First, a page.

The incredible Finn Juhl: Pelikan Chair

July 6th, 2010 by Valerie

Finn Juhl: Pelikan


We are thinking about buying a new chair for the living room to replace one we picked up at Society of St Vincent De Paul. If you have never been there, I recommend checking it out. It’s overwhelmingly huge and seemed to require frequent trips to find the real prizes, but we did find a good looking chair for $60 bucks that has lasted us for almost two years. It’s worth a trip! But still. It might be time for an upgrade. In my dreams, I’d get a piece by Finn Juhl (1912-1989), a Danish furniture designer who was trained as an architect, but gained notoriety for his beautiful furniture in the 1940s. The license for his pieces now belongs exclusively to the Danish company Hansen & Sorensen.


The Pelikan is a wonderful example of Finn Juhl’s design. Inspired by the modern “free art” of the time, its organic shape and fluid lines are so inviting. The Pelikan is said to be very comfortable and is manufactured with the best craftsmanship, including hand-sewn upholstery and legs that come in several types of wood.


A Pelikan (or a few Pelikans) great coupled with a Poeten–another of Finn Juhl’s classic designs. Juhl created the Poeten for his own home in 1941, and today it is an endure piece of classic Danish furniture.

Image Source: Hansen & Sorensen

A designer who Lives it – Classics and Quality

For a designer having quality furniture in your own life means constant reference to the real deal and continual reference to detail.  Designers and quality controllers need to not only have grown through a driving career based on technical experience, but they need to have the rub off from historical richness and detail: The best retail design practitioners (and I’m thinking of Rob Scarlett for example) seem to breathe it; it’s a given and they have it in their DNA from birth.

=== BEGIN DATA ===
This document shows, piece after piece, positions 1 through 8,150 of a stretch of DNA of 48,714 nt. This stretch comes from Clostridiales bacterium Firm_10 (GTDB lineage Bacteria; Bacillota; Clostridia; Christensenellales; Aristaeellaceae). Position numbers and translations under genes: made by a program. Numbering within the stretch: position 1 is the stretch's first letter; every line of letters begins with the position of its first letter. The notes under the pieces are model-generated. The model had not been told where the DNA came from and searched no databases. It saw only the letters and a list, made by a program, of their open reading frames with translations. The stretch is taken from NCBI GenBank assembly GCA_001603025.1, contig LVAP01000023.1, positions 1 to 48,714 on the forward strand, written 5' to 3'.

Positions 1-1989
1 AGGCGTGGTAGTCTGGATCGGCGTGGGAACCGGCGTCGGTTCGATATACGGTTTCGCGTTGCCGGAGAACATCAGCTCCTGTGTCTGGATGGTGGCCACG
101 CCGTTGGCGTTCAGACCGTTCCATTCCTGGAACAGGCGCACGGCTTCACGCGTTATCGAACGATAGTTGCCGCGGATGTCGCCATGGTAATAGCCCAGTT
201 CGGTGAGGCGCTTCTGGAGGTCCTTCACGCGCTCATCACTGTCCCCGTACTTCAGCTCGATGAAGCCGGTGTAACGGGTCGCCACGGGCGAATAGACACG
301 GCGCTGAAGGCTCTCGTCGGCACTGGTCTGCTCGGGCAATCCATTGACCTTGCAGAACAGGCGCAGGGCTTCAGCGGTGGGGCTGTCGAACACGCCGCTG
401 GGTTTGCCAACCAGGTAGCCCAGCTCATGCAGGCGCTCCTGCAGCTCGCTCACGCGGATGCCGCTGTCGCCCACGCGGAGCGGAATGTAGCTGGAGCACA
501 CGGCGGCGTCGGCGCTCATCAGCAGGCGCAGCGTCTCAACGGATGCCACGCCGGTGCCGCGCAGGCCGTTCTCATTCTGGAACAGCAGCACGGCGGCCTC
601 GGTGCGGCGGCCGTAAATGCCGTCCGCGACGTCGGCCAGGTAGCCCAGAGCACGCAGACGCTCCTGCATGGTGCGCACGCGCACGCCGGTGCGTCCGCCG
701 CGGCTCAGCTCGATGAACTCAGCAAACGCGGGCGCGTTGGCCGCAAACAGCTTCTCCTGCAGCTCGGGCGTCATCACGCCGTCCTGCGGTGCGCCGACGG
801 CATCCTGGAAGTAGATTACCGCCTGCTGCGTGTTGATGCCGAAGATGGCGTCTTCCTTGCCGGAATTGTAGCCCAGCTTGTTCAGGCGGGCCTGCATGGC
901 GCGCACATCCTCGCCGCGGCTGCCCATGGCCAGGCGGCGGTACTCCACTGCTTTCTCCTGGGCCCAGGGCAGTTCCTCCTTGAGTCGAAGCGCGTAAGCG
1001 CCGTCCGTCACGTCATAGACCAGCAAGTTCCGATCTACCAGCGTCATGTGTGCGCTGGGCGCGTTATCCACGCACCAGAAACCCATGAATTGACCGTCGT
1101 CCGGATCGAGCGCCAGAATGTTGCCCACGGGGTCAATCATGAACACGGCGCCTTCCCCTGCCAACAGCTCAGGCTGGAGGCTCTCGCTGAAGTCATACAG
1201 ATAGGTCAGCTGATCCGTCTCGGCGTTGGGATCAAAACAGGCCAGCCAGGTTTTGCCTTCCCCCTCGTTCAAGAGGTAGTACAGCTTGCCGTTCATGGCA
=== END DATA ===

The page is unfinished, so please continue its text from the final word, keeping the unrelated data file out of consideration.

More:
To find the right quality in a designer look at not only a good CV but peer into his world, where he or she lives and how they seek out their daily inspiration.  It is so important to have the right fundamental appreciation framework.  It keeps your ideas intact when working under the daily design production process. Fundamentals which recur and manifest through to the surface even under pressure or jet lag.

With the right fundamentals the client/designer relationship shares the common ground: a love of quality and classics could be enough to carry forward long term partnerships.

Casa Parma lounge restored 17th century chest and fire surround

If I need to check a Louise cabriole leg proportion I go into the dining room.

Beyond that if one were to strip back the ornamentation of these fair pieces one would have a stunning modern sku!… ready for lacquer and glass top… and shooting next day for a web launch for example.

You can do that alongside the real article in a way that strikes more powerful chord … out of what is known and measurable. The result should resonate, become easily ranged and simply sell well because of its genuine pedigree.

Fundamentals in classics, I believe are the crucial building blocks of success in retail design today.

Wild Italian cabriole gilded tavolino with faux Sienna marble top 17th century